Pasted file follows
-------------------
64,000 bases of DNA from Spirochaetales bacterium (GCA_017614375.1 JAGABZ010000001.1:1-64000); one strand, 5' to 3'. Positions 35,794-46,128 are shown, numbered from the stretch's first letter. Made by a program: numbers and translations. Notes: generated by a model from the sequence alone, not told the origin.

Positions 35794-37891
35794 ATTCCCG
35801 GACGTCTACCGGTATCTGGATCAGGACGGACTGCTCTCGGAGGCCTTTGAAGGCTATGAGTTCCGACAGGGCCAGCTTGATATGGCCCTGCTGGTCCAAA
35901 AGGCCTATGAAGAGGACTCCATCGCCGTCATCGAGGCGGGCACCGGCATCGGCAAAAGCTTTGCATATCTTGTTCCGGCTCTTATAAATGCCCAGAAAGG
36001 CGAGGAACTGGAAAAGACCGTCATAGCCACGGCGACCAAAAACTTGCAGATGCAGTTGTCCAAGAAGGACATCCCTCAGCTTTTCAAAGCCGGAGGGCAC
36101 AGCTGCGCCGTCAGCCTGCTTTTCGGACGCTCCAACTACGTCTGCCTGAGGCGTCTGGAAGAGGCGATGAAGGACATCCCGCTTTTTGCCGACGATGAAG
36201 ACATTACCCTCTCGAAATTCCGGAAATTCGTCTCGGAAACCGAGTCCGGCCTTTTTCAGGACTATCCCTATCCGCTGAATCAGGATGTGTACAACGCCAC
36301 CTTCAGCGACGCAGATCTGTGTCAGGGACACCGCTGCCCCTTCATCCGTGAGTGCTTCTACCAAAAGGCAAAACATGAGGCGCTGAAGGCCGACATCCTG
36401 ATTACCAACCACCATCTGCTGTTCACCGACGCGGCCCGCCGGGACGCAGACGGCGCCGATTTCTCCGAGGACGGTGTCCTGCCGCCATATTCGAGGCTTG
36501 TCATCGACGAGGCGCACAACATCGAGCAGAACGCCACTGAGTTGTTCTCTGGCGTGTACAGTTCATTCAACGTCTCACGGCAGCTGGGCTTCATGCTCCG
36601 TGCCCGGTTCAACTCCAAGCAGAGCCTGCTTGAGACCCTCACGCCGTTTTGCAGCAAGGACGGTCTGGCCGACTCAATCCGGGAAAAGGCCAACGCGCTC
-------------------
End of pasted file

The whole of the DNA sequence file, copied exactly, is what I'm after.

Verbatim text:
64,000 bases of DNA from Spirochaetales bacterium (GCA_017614375.1 JAGABZ010000001.1:1-64000); one strand, 5' to 3'. Positions 35,794-46,128 are shown, numbered from the stretch's first letter. Made by a program: numbers and translations. Notes: generated by a model from the sequence alone, not told the origin.

Positions 35794-37891
35794 ATTCCCG
35801 GACGTCTACCGGTATCTGGATCAGGACGGACTGCTCTCGGAGGCCTTTGAAGGCTATGAGTTCCGACAGGGCCAGCTTGATATGGCCCTGCTGGTCCAAA
35901 AGGCCTATGAAGAGGACTCCATCGCCGTCATCGAGGCGGGCACCGGCATCGGCAAAAGCTTTGCATATCTTGTTCCGGCTCTTATAAATGCCCAGAAAGG
36001 CGAGGAACTGGAAAAGACCGTCATAGCCACGGCGACCAAAAACTTGCAGATGCAGTTGTCCAAGAAGGACATCCCTCAGCTTTTCAAAGCCGGAGGGCAC
36101 AGCTGCGCCGTCAGCCTGCTTTTCGGACGCTCCAACTACGTCTGCCTGAGGCGTCTGGAAGAGGCGATGAAGGACATCCCGCTTTTTGCCGACGATGAAG
36201 ACATTACCCTCTCGAAATTCCGGAAATTCGTCTCGGAAACCGAGTCCGGCCTTTTTCAGGACTATCCCTATCCGCTGAATCAGGATGTGTACAACGCCAC
36301 CTTCAGCGACGCAGATCTGTGTCAGGGACACCGCTGCCCCTTCATCCGTGAGTGCTTCTACCAAAAGGCAAAACATGAGGCGCTGAAGGCCGACATCCTG
36401 ATTACCAACCACCATCTGCTGTTCACCGACGCGGCCCGCCGGGACGCAGACGGCGCCGATTTCTCCGAGGACGGTGTCCTGCCGCCATATTCGAGGCTTG
36501 TCATCGACGAGGCGCACAACATCGAGCAGAACGCCACTGAGTTGTTCTCTGGCGTGTACAGTTCATTCAACGTCTCACGGCAGCTGGGCTTCATGCTCCG
36601 TGCCCGGTTCAACTCCAAGCAGAGCCTGCTTGAGACCCTCACGCCGTTTTGCAGCAAGGACGGTCTGGCCGACTCAATCCGGGAAAAGGCCAACGCGCTC